by Jill Swenson
Move over vegetables. Less kale, more quince. Fewer zucchini, more kiwi. Make room for more fruit in the garden and on the farm. Whether you add fruits for your own home use or to add small crop diversity at the farm stand or farmer’s market, now is the time to explore what lies between apples and strawberries.Many folks consider fruits too difficult to grow, and certainly large-scale commercial growers are challenged to maximize yields and minimize spoilage. Yet homegrown fruits grace your dinner table and enhance your small farm operation. Naturally grown fruit emphasizes quality — flavor, nutrients, and natural pest resistance – over quantity and size. For apples, among the most difficult to grow fruits, this means selecting Macouns or Newtown Pippins for new rootstock. Or maybe you just need to identify those pretty yellow blushing heirloom apple trees in your hedge row, prune or take rootstock to yield bushels from just a few trees.
Other Books by Reich
The Pruning Book, Landscaping with Fruit, Weedless Gardening, and Uncommon Fruits for Every Garden are previous hands-on how-to books by Reich. He holds a Ph.D. in horticulture with a specialty in growing fruit and his garden in New Paltz, NY, and has been in featured in the New York Times and Martha Stewart Living. He makes fruit science simple.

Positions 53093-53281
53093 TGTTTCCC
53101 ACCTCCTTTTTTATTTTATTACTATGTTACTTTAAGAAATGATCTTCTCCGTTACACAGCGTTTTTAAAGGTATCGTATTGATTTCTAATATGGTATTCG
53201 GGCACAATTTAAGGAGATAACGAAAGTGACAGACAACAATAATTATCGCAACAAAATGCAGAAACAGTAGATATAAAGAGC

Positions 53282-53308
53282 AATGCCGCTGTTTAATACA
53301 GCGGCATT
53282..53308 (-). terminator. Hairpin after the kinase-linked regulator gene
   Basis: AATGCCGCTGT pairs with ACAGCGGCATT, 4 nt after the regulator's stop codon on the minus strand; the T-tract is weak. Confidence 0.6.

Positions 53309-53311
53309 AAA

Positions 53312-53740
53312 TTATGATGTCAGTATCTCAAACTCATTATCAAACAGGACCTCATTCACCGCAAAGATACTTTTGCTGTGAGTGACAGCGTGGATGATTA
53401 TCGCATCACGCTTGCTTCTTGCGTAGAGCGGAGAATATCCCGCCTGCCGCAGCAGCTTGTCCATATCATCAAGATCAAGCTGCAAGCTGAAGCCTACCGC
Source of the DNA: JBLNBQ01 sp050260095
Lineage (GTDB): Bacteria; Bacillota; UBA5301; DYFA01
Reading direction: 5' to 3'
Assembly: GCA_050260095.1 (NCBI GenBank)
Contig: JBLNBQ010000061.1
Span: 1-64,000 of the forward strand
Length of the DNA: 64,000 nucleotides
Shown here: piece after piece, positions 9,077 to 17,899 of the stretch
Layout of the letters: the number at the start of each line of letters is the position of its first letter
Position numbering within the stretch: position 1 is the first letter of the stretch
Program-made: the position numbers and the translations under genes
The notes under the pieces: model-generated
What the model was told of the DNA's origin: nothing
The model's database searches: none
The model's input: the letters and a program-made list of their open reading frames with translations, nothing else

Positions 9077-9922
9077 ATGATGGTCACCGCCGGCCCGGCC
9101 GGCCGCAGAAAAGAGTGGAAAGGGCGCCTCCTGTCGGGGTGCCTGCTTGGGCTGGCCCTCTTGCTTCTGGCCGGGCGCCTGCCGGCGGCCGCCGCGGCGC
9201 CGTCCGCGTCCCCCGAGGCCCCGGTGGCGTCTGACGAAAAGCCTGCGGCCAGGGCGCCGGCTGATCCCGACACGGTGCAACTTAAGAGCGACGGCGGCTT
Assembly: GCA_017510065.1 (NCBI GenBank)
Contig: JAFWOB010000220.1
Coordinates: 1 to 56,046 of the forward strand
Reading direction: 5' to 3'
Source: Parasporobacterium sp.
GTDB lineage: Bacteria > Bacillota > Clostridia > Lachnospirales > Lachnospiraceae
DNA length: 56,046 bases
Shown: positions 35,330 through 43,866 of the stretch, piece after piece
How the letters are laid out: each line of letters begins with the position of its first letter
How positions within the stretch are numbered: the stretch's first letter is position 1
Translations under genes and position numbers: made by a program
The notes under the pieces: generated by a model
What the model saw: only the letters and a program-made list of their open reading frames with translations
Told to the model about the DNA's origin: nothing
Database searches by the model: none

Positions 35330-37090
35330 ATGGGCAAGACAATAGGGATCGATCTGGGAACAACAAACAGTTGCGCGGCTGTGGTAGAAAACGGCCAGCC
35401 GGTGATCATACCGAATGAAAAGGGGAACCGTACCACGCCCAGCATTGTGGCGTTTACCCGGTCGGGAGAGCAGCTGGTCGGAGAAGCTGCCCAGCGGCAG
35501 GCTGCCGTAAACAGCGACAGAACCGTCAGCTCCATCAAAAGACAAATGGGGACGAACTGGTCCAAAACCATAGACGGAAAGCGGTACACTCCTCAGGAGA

Black raspberries drive me wild. I search through patches of poison ivy, reach into thorns, and compete with bears and birds for their precious succulence. “Like the nipple on a wet nurse,” is the description given to these precious fruits by Clarissa of Two Fat Ladies (BBC cooking series). Naturally grown, without artificial fertilizers or pesticides, nothing else compares.
Elderberries, pomegranates, and currants are increasingly popular fruits with the public. Medlar, Mulberries, and Pawpaw fruits are being rediscovered. Cherries, blueberries, raspberries and strawberries remain perennial favorites.
In his new book, Growing Fruits Naturally (Taunton Press, March 2012), Lee Reich provides all a small farmer needs to know to easily grow fruit. This luscious guidebook offers thorough information about how to grow, propagate, prune, and harvest fruits. Pollination needs, pests and diseases, sunlight requirements, climate zones, and specific plants and multiple varieties are described in detail with accompanying full color large photographs. The simple and straightforward organization of information marks this as another reference book to keep on your bookshelf from Lee Reich.
Jill Swenson is the president of Swenson Book Development, LLC, based in Brooktondale, NY. She may be reached at email@example.com or 607-539-3278.